The major outcome of this trial is that a 6-week course of doxycycline alone is a highly effective treatment against onchocerciasis, leading to long term and profound suppression of microfilaridermia, embryogenesis and significant macrofilaricidal activity independently of ivermectin administration. It also shows that an additional treatment with ivermectin does not lead to any improvement in the macrofilaricidal or sterilising activity of doxycycline. Furthermore, our trial indicates that doxycycline treatment is well-tolerated in O. volvulus patients co-infected with low to moderate levels of L. loa parasitaemias. These findings promote the use of a doxycycline only regimen to treat onchocerciasis patients co-infected with L. loa. However, further trials are warranted to test safety and efficacy of doxycycline treatment in co-infected individuals at risk of developing serious adverse reactions to ivermectin. Should the results of such trials support our safety and efficacy findings reported here, a potential solution will be available to MDA programs currently disrupted by the threat of L. loa SAE. Previous trials on lymphatic filariasis that also demonstrated macrofilaricidal activity with doxycycline alone [28] suggest that this approach could be extended to co-infections of Wuchereria bancrofti and loiasis.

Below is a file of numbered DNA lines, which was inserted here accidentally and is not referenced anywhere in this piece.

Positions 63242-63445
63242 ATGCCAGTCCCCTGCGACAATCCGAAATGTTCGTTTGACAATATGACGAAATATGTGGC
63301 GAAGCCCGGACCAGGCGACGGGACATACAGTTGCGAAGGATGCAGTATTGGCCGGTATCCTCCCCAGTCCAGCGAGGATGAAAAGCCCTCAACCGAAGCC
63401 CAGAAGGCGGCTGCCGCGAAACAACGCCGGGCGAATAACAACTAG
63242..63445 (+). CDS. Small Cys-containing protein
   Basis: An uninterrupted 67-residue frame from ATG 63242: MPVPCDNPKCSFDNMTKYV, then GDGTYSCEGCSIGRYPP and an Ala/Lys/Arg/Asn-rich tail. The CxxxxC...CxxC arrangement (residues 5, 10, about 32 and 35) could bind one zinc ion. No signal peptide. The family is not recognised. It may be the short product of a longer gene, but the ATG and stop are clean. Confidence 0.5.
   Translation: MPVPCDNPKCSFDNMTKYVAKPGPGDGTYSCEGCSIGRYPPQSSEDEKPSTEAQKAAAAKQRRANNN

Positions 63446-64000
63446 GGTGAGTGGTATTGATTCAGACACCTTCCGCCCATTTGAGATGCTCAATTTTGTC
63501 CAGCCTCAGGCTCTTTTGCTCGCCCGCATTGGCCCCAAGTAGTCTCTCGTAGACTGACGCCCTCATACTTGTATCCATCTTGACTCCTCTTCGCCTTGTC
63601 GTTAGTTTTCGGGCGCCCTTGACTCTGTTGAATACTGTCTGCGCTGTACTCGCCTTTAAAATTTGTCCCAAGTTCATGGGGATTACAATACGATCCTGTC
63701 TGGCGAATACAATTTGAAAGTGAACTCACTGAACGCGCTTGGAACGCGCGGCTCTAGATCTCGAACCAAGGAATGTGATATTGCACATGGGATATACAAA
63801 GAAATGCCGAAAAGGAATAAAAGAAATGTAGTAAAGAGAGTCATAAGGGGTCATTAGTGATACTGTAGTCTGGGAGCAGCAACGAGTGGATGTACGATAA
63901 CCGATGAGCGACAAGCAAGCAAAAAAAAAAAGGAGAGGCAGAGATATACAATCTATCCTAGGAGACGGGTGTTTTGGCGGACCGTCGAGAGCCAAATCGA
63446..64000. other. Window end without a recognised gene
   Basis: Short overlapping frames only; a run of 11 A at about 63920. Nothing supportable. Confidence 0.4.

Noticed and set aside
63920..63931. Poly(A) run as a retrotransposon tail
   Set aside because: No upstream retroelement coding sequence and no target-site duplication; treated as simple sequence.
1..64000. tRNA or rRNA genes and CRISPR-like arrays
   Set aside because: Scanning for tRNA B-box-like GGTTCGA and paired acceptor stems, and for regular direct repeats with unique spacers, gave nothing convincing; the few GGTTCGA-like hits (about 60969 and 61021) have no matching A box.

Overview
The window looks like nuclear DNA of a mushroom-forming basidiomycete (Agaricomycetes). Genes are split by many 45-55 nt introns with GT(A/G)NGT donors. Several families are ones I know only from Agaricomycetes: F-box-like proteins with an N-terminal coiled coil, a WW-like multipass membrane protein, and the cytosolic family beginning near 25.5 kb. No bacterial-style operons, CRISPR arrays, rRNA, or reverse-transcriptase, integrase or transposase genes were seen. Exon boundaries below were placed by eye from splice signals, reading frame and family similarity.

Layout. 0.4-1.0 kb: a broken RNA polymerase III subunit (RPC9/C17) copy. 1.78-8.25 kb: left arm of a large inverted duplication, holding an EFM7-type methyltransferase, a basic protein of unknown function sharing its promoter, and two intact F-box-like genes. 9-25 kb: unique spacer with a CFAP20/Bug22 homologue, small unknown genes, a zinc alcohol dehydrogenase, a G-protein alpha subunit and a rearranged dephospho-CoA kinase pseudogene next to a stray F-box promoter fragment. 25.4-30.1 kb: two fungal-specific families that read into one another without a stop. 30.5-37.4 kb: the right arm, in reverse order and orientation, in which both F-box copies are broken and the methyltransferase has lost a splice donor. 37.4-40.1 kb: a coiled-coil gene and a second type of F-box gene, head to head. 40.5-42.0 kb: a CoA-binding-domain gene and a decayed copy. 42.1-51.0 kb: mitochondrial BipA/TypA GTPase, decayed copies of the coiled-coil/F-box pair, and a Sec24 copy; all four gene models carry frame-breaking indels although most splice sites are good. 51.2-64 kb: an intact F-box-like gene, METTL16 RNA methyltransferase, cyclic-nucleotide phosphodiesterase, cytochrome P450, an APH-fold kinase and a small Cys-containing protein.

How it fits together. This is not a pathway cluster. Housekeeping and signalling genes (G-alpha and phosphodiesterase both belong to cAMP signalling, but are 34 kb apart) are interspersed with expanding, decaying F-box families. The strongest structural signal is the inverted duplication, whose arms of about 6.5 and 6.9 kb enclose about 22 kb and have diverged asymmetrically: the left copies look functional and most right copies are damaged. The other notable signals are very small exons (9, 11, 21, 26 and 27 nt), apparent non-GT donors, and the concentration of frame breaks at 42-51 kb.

The results of this trial confirms previous findings in onchocerciasis and lymphatic filariasis that a course of doxycycline sufficient to deplete Wolbachia by >90% results in the death of adult worms (reviewed in [29]). Prior to the removal of the nodules for histochemical and PCR analysis we used ultrasonography (USG) to detect the in vivo motility of parasites. The USG data showed reduced parasite motility in doxycycline + ivermectin treated individuals compared with the ivermectin only group and suggests that USG maybe used as a non-invasive tool to assess potential macrofilaricidal activity prior to histological analysis of parasite viability. Histological and PCR analysis confirmed that doxycycline treatment resulted in loss of Wolbachia from the adult parasites, with an extensive loss of uterine contents reflecting a blockage of embryogenesis as previously observed [18], [19].